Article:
As someone who’s heavily involved in the digital industry, I fully embrace the digital way of life as much as I can. Although I believe there’s a need to take a break and remember there’s a world away from technology, I’m passionate that digital can transform our lives in so many different ways, big and small alike.
Having tried and tested a huge array of different digital tools throughout my working career to date, there are a selection that I either always find I revert back to, or which have become staple resources I simply don’t believe I could get away with not using.
Resulting in me being able to increase my levels of efficiency and how organised I am overall, this subsequently has a direct impact on how successful I am, whether we’re talking on a granular level or a broad one – and these five tools are arguably the most notable that help me to be just that.
A relatively new part of my digital arsenal, on a high level Slack is an instant messaging tool. Dig a little deeper, however, and you can quickly see how it can change your way of communicating.
Providing the ability to group discussions into ‘channels’, send direct messages and have private groups, this alone doesn’t really set Slack apart from the competition, even though the way it’s presented does help.
What does set it apart for me, however, is the fact Slack integrates with a vast array of third party tools, providing direct updates from resources and adding functionality to make the entire communication experience sleeker and slicker than seen elsewhere.
In a nutshell, for me, Slack is gradually reducing the need for e-mail. There will always be a requirement – communicating with someone new, for example – but for people I make regular contact with, Slack is becoming the go-to resource.
A long term favourite, I adore Pocket for the simple reason it fills a gap in my daily processes. And it does so perfectly.
Previously, I used all sorts of different ways of making note of blog posts and articles I wanted to read. I’d add them to a draft e-mail, include them on a note on my phone or paste them into a blank document. It worked, but it wasn’t the most effective or efficient of processes.
With Pocket, as soon as I see an article I want to read, but wish to do so later, I just hit the button on my browser and seconds later it’s ready to read. I can add articles directly from Twitter, and by sending the URL via e-mail, too.
The best part about it?
I can read the saved articles perfectly on my mobile via the Pocket app, and I don’t have to be online. As long as my phone is syncing with Pocket at some point, it gives me the ability to read a plain text version of each article without having an internet connection.
This may only sound like a small feature, but it’s fantastic for when you’re on the move and internet connections either aren’t existent or are anything but reliable.
I was introduced to Trello a couple of weeks back, and it’s completely and utterly changed the way I approach project management.
Extremely visual (which itself is a major plus), Trello allows you to divide – in my instance – a project into numerous different components, and it has various features that enhance the whole process.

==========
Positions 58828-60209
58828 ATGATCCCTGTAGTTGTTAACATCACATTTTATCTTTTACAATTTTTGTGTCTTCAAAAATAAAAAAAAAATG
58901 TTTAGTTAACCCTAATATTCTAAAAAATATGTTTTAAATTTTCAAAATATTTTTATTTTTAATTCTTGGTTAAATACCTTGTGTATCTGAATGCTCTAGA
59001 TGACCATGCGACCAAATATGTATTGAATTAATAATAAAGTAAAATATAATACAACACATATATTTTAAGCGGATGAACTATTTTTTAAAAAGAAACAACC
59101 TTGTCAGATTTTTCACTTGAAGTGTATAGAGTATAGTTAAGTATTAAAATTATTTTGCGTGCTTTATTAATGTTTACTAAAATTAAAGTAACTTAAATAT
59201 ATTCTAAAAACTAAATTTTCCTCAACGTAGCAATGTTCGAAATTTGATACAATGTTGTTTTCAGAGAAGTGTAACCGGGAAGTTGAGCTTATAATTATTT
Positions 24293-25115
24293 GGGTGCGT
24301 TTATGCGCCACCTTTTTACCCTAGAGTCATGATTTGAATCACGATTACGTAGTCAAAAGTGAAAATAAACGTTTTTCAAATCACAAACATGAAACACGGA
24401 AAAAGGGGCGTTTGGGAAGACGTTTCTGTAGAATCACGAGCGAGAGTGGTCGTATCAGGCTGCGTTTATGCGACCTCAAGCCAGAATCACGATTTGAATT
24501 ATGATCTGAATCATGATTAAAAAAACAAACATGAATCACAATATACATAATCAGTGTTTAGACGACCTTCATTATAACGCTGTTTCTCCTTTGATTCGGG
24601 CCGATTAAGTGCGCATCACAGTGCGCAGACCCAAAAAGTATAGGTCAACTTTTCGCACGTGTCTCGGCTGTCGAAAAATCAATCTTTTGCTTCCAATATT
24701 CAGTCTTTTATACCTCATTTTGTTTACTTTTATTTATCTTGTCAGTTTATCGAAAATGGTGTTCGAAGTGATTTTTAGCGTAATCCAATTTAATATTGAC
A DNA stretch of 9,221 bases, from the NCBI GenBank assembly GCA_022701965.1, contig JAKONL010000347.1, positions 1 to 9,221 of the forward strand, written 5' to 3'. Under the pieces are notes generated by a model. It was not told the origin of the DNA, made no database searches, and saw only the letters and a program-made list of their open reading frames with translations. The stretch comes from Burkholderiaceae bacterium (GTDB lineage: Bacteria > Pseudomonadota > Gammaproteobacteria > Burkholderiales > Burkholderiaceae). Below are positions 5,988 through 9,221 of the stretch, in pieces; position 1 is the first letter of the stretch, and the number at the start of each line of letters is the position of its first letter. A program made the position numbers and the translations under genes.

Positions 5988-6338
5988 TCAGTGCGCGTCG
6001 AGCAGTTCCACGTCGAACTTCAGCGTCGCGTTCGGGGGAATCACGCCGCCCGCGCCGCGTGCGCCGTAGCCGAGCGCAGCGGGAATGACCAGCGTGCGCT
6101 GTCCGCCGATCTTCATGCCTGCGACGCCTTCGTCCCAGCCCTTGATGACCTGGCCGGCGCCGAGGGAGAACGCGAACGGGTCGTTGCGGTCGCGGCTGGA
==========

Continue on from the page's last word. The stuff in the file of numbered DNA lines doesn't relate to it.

Checklists. Assigning team members. Adding due dates. Easily moving components from one area to the next.
Writing it down, it doesn’t do Trello justice. It sounds just like any of the other project management tools out there, right?
So my advice is to go try it. Oh yeah, because it’s completely free.
I’ve been a fan of Buffer for quite a while now, much to the initial annoyance, and now appreciation, of my colleagues.
On a basic level, Buffer allows you to schedule social media updates in advance across a range of social platforms. When you look at it more in-depth, it provides a variety of fantastic data to help support your social marketing efforts.
The most important aspect for me is the fact scheduling activity in advance saves time – I spend approximately half an hour every morning scheduling the bulk of my social activity for the coming day, and then just check in occasionally to make ‘live’ updates.
5. Google Drive (and more)
I’ve used Google Drive on and off for years, but it’s only been in the last 12 months where I feel I’ve truly embraced it – and I’m beginning to wonder why I never took it on board to the same extent previously.
An unbelievably easy-to-use Cloud platform, I pride myself on being able to work wherever I can, as long as I have my laptop and an internet connection. And the only reason I can be proud of this is due to Google Drive. Everything I’m working on, or have worked on, is securely stored away for accessing whenever I need it, at home or away.
The reason I put “(and more)” in the heading here is that when I think about Google Drive, I think about all of the other services that integrate within it, and which I use regularly.
Documents and Sheets are two I frequently use, but it’s Google Photos that has blown me away recently. Linking it up with my mobile phone, it takes a copy of any photo or video I take and instantly uploads it to Google Drive.
And it doesn’t just save them, but provides a whole host of functionality, from allowing you to search photos based on keywords (without actually associating any keywords with a photo) through to providing what are essentially digital scrapbooks based on your photos; collections of images you’ve taken, intertwined with location information, for example, to provide an animated snapshot of a selection of photographs (PERFECT for when you’ve just been on holiday!).
Just a small selection of tools I use regularly to make me more effective, if I’ve missed one out that you use daily, I’d love to hear about it – I’m a firm believer that we can all continue to learn, develop and improve!